Admirers of Andrew Schimmer's body should cheer at the movie's loving attention to the actor's slabs of beef, tattoos, and bulging brief -- front, center, and often in close-ups. Which makes it even harder to buy the premise that this guy is so destitute and desperate for any job -- including perform as a transvestite singer, even though the macho dancers around him are less macho than he is.
Apparently, he also draws the line at sucking cock. He keeps repeating that it's the one thing he can't handle when offered to do a gay porn video. We're never really given the reason behind his misgiving, but we can assume it's probably because he's so straight. (His sex scenes in the movie are only with a woman.) How exactly is this guy supposed to be desperate when he bitches like a spoiled college boy half the time?
Along the way, there's a dying gay man who sacrificed his entire life for his lover, married to a woman and long dead, plus a flamboyant fag who's tough-as-slums with can-do attitude but in the end, commits suicide because of some silly debt to a crime syndicate. This from a person who will do anything to survive? None of it makes sense and functions only to souse the melodrama of the poor, at the same time reducing gay characters into tragic stereotypes. This is exactly the kind of social realist movie that gives a bad name to social realist movies. Maybe we should start calling them social scams.
It's a setup as old as ancient theatre: Three people live together in one house, one man shared sexually by a woman and another man. I don't blame you if you're already yawning before the movie even begins. I'd rather make a list of similar past films myself. But the difference is in the details, and Imoral hurdles the ho-hum premise by becoming a carefully studied presentation of how exactly this man, that woman, and the man's lover live and rub against each other. From the onset, when articles of clothing get mixed up in each other's luggage, the dynamics of the trio are dramatized in concrete, tangible terms. The film escapes being passe by being specific. It also wisely microscopes character more than plot, and uses that as its own sustainable drama.
To the film's credit, though one man (Arnold Reyes) is spelled out as "gay", the other man (Paolo Paraiso) has no easy labels, least of which "straight". He could be bi, he could be poly-whatever -- the movie trailer simply calls him "man". Here's that classic character who fucks both the woman and the homo, but thank god, here's a film that won't let him get away with it without picking apart his insides. I'm tired of the oft-used excuse in cinema that this kind of fantasy man (a straight man who can love a gay man) is a mystery we can only marvel. Dante has real, graspable feelings. The shades of differences between the way he relates to -- and feels for -- his woman and his man is my favorite aspect of the film. When a boy (Edgar Allan Guzman) befriends Jonathan, the Gay One, Dante reacts with something akin to jealousy, perhaps springing from love or childishness, or both. I'm only slightly bothered by the saintliness of the gay man, as if his love needed to be pure and untarnished to justify his existence, but I can still buy its truth. His preachy but understanding sister is a nice touch, a dose of tough love cynicism.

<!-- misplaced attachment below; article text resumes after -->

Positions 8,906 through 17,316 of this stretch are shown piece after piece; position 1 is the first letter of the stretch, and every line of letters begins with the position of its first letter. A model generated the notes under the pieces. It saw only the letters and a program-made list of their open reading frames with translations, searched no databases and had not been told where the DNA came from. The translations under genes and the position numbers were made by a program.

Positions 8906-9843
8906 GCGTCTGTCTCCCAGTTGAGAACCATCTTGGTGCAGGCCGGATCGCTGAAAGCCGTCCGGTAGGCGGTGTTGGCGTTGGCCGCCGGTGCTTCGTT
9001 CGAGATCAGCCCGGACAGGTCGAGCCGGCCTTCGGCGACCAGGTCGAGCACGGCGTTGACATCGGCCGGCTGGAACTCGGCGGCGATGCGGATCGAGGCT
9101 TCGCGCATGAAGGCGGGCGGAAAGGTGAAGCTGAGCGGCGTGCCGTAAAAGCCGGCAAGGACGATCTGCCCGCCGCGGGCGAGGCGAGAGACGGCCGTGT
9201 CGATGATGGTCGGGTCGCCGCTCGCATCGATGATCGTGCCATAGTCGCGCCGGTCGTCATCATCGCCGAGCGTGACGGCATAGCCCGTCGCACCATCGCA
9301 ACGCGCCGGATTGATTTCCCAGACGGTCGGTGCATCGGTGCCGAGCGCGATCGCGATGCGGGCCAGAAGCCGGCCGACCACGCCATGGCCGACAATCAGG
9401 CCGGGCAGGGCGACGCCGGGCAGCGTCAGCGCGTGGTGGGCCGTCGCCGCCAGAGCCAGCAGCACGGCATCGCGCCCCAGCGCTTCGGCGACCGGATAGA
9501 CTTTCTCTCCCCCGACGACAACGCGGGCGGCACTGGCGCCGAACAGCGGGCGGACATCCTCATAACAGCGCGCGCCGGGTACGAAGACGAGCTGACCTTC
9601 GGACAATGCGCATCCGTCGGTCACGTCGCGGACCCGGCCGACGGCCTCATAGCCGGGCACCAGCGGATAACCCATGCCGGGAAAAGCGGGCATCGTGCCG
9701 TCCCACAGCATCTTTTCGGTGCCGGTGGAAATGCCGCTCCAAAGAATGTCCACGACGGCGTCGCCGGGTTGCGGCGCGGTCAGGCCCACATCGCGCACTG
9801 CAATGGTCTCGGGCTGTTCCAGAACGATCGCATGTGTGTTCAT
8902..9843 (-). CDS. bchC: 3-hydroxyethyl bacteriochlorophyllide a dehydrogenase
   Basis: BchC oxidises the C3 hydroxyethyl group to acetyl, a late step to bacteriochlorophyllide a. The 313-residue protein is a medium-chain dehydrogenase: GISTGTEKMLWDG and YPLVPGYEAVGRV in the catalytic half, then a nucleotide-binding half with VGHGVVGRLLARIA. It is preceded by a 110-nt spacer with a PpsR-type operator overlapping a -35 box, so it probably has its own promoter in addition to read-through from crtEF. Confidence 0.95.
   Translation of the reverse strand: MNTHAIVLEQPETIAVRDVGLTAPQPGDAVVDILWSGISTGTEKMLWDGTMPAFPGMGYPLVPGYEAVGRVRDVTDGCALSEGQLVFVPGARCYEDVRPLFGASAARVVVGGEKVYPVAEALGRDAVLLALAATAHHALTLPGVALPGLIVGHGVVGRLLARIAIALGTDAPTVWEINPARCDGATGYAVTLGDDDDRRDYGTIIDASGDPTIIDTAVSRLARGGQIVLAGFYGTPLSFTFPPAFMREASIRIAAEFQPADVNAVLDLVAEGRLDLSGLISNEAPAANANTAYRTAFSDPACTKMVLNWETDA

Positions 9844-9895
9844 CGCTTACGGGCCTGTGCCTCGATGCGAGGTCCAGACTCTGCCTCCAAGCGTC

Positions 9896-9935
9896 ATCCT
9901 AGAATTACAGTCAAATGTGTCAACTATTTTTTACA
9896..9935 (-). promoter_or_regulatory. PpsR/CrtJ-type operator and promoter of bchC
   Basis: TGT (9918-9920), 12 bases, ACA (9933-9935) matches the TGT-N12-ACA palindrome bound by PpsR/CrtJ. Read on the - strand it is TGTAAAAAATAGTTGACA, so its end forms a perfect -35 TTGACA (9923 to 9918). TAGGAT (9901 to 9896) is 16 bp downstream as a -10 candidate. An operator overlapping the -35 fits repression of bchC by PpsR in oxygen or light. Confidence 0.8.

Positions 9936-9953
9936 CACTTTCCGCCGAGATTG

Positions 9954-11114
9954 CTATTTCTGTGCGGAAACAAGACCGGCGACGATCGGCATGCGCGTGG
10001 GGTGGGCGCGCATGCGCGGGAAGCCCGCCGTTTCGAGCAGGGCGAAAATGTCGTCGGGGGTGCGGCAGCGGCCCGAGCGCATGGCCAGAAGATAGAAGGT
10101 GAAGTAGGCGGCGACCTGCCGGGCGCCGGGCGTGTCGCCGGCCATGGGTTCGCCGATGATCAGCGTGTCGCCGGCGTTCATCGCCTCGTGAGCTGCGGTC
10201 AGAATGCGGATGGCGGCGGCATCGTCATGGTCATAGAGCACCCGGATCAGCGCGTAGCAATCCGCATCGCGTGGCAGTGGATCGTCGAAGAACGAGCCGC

The movie falls apart in the final stretch, and that's because, despite the built-in friction of the setup, the film is remarkably slim in tension. When a bag of money lands on their laps, giving them reason to go their separate ways, I had to check my memory if there was enough drive for them to leave, or if the household had been boiled hot enough for that compulsion to flee. Are the woman's insecurities strong enough to warrant her whiny behavior or did the film unjustly turn her into a bitch all of a sudden? The answer is that all this is perfectly justifiable through logic. But there's a flatness to the proceedings that leaves out the sense of urgency, that immediate understanding from the gut. When you get down to it, Imoral is an intelligent diagram of a situation, but not a vivid experience of it. Director Adolfo B. Alix Jr. is now notorious for fast output (an impressive eight films in two years!), and I had to speculate if the cursory lightness that worked in a film like Daybreak is here an aesthetic choice or the by-product of ease. I wonder if Imoral would have benefitted from a little more rage, an I-can-tell-this-only-once madness that would drive the human demons into the surface, make it feel like dirt on fingers, not simply seen, and would give that silly title some credence, apart from the tacked-on religious imagery.